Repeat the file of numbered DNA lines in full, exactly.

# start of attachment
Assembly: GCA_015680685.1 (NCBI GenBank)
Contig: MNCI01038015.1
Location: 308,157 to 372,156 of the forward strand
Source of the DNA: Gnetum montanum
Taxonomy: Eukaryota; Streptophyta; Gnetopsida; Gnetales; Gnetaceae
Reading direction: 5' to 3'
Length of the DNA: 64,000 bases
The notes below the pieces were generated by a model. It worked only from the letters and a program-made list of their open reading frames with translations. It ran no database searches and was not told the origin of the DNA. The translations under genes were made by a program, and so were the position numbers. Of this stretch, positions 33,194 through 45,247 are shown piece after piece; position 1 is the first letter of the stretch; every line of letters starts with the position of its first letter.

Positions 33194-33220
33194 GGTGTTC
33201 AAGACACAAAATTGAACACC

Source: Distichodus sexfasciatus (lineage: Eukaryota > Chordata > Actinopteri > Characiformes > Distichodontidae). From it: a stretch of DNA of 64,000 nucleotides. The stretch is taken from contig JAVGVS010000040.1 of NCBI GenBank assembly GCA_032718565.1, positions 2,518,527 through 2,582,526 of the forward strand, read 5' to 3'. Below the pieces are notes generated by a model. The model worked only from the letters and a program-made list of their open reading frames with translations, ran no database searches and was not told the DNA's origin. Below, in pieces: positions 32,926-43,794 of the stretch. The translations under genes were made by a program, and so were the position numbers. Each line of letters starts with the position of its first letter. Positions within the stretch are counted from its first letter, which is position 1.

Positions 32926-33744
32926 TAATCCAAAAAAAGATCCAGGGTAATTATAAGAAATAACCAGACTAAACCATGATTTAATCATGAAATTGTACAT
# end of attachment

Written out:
Assembly: GCA_015680685.1 (NCBI GenBank)
Contig: MNCI01038015.1
Location: 308,157 to 372,156 of the forward strand
Source of the DNA: Gnetum montanum
Taxonomy: Eukaryota; Streptophyta; Gnetopsida; Gnetales; Gnetaceae
Reading direction: 5' to 3'
Length of the DNA: 64,000 bases
The notes below the pieces were generated by a model. It worked only from the letters and a program-made list of their open reading frames with translations. It ran no database searches and was not told the origin of the DNA. The translations under genes were made by a program, and so were the position numbers. Of this stretch, positions 33,194 through 45,247 are shown piece after piece; position 1 is the first letter of the stretch; every line of letters starts with the position of its first letter.

Positions 33194-33220
33194 GGTGTTC
33201 AAGACACAAAATTGAACACC

Source: Distichodus sexfasciatus (lineage: Eukaryota > Chordata > Actinopteri > Characiformes > Distichodontidae). From it: a stretch of DNA of 64,000 nucleotides. The stretch is taken from contig JAVGVS010000040.1 of NCBI GenBank assembly GCA_032718565.1, positions 2,518,527 through 2,582,526 of the forward strand, read 5' to 3'. Below the pieces are notes generated by a model. The model worked only from the letters and a program-made list of their open reading frames with translations, ran no database searches and was not told the DNA's origin. Below, in pieces: positions 32,926-43,794 of the stretch. The translations under genes were made by a program, and so were the position numbers. Each line of letters starts with the position of its first letter. Positions within the stretch are counted from its first letter, which is position 1.

Positions 32926-33744
32926 TAATCCAAAAAAAGATCCAGGGTAATTATAAGAAATAACCAGACTAAACCATGATTTAATCATGAAATTGTACAT